‘He did not recognise me,’ thought Freydet, hurt by the crushing glance with which the Academician relegated to the ranks the nobody who had ventured to greet him; ‘it’s my whiskers, I suppose.’ The interruption turned the thoughts of the candidate from his verses, and he began to consider his plan of operations, his calls, his official announcement to the Permanent Secretary. But what was he thinking of? The Permanent Secretary was dead! Would Astier-Réhu be appointed before the vacation? And when would the election be? He proceeded to consider all the ‘details, down to his coat. Should he go to Astier’s tailor now? And did the tailor supply also the hat and sword?

Pie Jesu, Domine, sang a voice behind the altar, the swelling notes of an opera singer, asking repose for Loisillon, whom it might be thought the Divine Mercy had destined to special torment, for all through the church, loud and soft, in every variety of voice, solo and in unison, came the supplication for ‘repose, repose.’ Ah, let him sleep quietly after his many years of turmoil and intrigue! The solemn stirring chant was answered in the nave by women’s sobbing, above which rose the tragic convulsive gasp of Marguerite Oger, the gasp so impressive in the fourth act of ‘Musidora.’ All this lamentation touched the kind-hearted candidate and linked itself in his feelings to other lamentations and other sorrows. He thought of relatives who had died, and of his sister who had been a mother to him, and who was now given up by all the doctors, and knew it, and spoke of it in every letter. Ah! would she live even to see the day of his success? Tears blinded him, and he was obliged to wipe his eyes.

‘Don’t come it too strong, it won’t seem genuine,’ said the sneering voice of fat Lavaux, grinning close at his ear. He turned round angrily; but here the young officer gave at stentorian pitch the command ‘Carry—arms!’ and the bayonets rattled on the muskets while the muffled tones of the organ rolled out the ‘Dead March.’ The procession began to form for leaving the church, headed as before by Gazan, Laniboire, Desminières, and Freydet’s old master, Astier-Réhu. They all looked superb now, the parrot green of their laced coats being subdued by the dim religious light of the lofty building as they walked down the central aisle, two and two, slowly, as if loth to reach the great square of daylight seen through the open doors. Behind came the whole Society, headed by its senior member, the wonderful old Jean Réhu, looking taller than ever in a long coat, and holding up the little brown head, carved, one might fancy, out of a cocoa-nut, with an air of contemptuous indifference telling that ‘this was a thing he had seen’ any number of times before. Indeed in the course of the sixty years during which he had been in receipt of the tallies of the Académie, he must have heard many such funeral chants, and sprinkled much holy water on illustrious biers.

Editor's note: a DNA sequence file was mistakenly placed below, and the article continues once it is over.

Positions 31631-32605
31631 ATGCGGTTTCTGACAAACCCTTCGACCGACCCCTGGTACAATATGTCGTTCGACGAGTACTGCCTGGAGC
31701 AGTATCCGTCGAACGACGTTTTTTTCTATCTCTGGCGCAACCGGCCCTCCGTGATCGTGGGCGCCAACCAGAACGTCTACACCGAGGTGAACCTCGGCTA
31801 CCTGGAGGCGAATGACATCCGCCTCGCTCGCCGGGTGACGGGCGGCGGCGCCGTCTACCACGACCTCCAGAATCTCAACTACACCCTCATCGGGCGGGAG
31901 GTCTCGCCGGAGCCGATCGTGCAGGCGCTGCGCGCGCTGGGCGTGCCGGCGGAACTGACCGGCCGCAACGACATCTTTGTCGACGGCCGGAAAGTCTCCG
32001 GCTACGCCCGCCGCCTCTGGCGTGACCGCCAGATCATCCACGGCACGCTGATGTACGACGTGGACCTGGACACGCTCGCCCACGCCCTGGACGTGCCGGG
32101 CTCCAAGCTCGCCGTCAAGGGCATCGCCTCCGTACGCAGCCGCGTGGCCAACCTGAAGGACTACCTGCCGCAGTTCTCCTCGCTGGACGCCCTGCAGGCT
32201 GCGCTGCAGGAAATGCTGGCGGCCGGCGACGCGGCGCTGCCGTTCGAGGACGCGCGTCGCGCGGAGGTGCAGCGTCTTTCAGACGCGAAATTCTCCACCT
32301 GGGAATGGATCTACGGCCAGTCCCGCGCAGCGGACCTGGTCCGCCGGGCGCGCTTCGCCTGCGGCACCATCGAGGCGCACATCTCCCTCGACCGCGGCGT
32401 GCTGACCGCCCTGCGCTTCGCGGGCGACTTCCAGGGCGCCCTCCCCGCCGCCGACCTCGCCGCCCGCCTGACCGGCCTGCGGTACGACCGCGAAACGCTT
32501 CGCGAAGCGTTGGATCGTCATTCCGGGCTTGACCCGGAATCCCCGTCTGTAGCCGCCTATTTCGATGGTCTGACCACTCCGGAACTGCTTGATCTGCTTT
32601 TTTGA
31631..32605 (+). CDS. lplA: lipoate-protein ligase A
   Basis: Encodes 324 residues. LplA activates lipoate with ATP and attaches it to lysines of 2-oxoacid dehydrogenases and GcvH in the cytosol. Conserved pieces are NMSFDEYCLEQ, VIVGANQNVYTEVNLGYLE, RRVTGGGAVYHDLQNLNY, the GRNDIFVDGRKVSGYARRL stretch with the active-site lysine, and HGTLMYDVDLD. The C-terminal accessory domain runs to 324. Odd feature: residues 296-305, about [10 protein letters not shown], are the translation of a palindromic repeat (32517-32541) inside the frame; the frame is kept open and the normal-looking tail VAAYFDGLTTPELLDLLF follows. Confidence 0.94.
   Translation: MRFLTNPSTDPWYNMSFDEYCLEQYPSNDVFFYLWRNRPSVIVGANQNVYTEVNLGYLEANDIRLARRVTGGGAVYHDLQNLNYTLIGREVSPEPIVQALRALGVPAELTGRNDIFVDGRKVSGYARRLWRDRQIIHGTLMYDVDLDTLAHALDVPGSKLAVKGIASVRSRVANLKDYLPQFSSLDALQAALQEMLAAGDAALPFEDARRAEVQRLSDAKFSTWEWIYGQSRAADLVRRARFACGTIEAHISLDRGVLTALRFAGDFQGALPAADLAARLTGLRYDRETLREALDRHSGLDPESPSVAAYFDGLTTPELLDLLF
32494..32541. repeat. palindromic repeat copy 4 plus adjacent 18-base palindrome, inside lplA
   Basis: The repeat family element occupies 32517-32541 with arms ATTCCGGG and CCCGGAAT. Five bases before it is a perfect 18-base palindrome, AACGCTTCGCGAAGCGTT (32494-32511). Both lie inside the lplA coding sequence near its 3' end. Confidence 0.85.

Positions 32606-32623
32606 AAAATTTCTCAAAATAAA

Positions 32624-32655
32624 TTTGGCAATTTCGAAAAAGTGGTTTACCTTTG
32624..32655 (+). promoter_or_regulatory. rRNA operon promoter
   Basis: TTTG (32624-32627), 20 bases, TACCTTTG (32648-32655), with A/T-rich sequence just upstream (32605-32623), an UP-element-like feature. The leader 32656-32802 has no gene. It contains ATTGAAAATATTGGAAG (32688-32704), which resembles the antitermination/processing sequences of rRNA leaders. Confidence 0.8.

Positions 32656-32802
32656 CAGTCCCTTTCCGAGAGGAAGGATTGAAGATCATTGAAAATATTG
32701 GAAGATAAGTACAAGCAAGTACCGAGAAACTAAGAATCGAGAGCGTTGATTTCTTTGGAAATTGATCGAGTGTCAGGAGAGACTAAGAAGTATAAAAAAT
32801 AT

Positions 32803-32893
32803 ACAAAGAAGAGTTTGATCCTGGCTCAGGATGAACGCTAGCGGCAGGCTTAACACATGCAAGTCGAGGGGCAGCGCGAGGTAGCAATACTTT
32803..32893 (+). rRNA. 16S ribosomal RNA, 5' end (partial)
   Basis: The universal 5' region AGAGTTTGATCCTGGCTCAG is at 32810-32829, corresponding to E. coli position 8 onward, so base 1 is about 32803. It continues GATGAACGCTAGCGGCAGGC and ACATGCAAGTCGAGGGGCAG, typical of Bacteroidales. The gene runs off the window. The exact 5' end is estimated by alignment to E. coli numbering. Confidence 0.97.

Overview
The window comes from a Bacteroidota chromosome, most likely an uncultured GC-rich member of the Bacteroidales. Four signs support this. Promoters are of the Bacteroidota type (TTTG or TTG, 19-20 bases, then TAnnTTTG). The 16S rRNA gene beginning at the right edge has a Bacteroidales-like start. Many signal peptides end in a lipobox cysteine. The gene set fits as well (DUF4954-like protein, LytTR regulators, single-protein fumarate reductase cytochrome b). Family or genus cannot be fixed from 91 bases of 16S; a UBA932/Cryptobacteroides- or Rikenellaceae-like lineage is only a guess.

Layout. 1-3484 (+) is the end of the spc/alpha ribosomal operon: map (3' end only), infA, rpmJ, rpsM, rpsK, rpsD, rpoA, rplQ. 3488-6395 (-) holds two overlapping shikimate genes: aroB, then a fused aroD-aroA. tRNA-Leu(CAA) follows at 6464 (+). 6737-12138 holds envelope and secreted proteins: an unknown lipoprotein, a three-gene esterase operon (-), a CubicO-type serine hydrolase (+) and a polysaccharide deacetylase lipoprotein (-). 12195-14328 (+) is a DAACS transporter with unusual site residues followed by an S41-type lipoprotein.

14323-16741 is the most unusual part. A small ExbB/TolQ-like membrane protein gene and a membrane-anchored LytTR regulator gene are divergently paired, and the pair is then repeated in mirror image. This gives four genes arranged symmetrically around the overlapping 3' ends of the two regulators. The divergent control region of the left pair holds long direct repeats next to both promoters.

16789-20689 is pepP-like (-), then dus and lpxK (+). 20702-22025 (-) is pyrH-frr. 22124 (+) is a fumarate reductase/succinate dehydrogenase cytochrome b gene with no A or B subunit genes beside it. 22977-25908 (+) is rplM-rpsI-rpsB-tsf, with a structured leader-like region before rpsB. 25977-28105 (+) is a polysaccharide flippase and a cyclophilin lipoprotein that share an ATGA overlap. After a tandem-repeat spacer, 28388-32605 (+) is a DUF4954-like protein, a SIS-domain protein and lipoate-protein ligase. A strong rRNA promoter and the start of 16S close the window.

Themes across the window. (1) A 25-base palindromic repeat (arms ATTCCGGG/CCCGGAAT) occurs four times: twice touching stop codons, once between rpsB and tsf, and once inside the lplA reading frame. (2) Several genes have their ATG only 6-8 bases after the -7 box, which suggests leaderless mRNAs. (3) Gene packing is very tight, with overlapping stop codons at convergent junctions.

But if Jean Réhu was a ‘deity,’ whose miraculous immortality justified the name, it could only be applied in mockery to the band of patriarchs who followed him. Decrepit, bent double, gnarled as old apple trees, with feet of lead, limp legs, and blinking owlish eyes, they stumbled along, either supported on an arm or feeling their way with outstretched hands; and their names whispered by the crowd recalled works long dead and forgotten. Beside such ghosts as these, ‘on furlough from the cemetery,’ as was remarked by a smart young soldier in the guard of honour, the rest of the Academicians seemed young. They posed and strutted before the delighted eyes of the ladies, whose bright gleams reached them through the black veils, the ranks of the crowd, and the cloaks and knapsacks of the bewildered soldiers. On this occasion again Freydet, bowing to two or three ‘future colleagues,’ encountered cold or contemptuous smiles, like those which a man sees when he dreams that his dearest friends have forgotten him. But he had not time to be depressed, being caught and turned about by the double stream which moved up the church and towards the door.

‘Well, my lord, you will have to be stirring now,’ was the advice of friendly Picheral, whispered in the midst of the hubbub and the scraping of chairs. It sent the candidate’s blood tingling through his veins. But just as he passed before the bier Danjou muttered, without looking at him, as he handed him the holy-water brush, ‘Whatever you do, be quiet, and let things slide.’ His knees shook beneath him. Bestir yourself! Be quiet! Which advice was he to take? Which was the best? Doubtless his master, Astier, would tell him, and he tried to reach him outside the church. It was no easy task in the confusion of the court, where they were forming the procession, and lifting the coffin under its heap of countless wreaths. Never was a scene more lively than this coming out from the funeral into the brilliant daylight; everywhere people were bowing and talking gossip quite unconnected with the ceremony, while the bright expression on every face showed the reaction after a long hour’s sitting still and listening to melancholy music. Plans were made, meetings arranged; the hurrying stream of life, stopped for a brief while, impatiently resumed its course, and poor Loisillon was left far behind in the past to which he belonged.

‘At the Français to-night, don’t forget; it’s the last Tuesday,’ simpered Madame Ancelin, while Paul said to Lavaux, ‘Are you going to see it through?’

‘No; I’m taking Madame Eviza home.’

‘Then come to Keyser’s at six. We shall want freshening after the speeches.’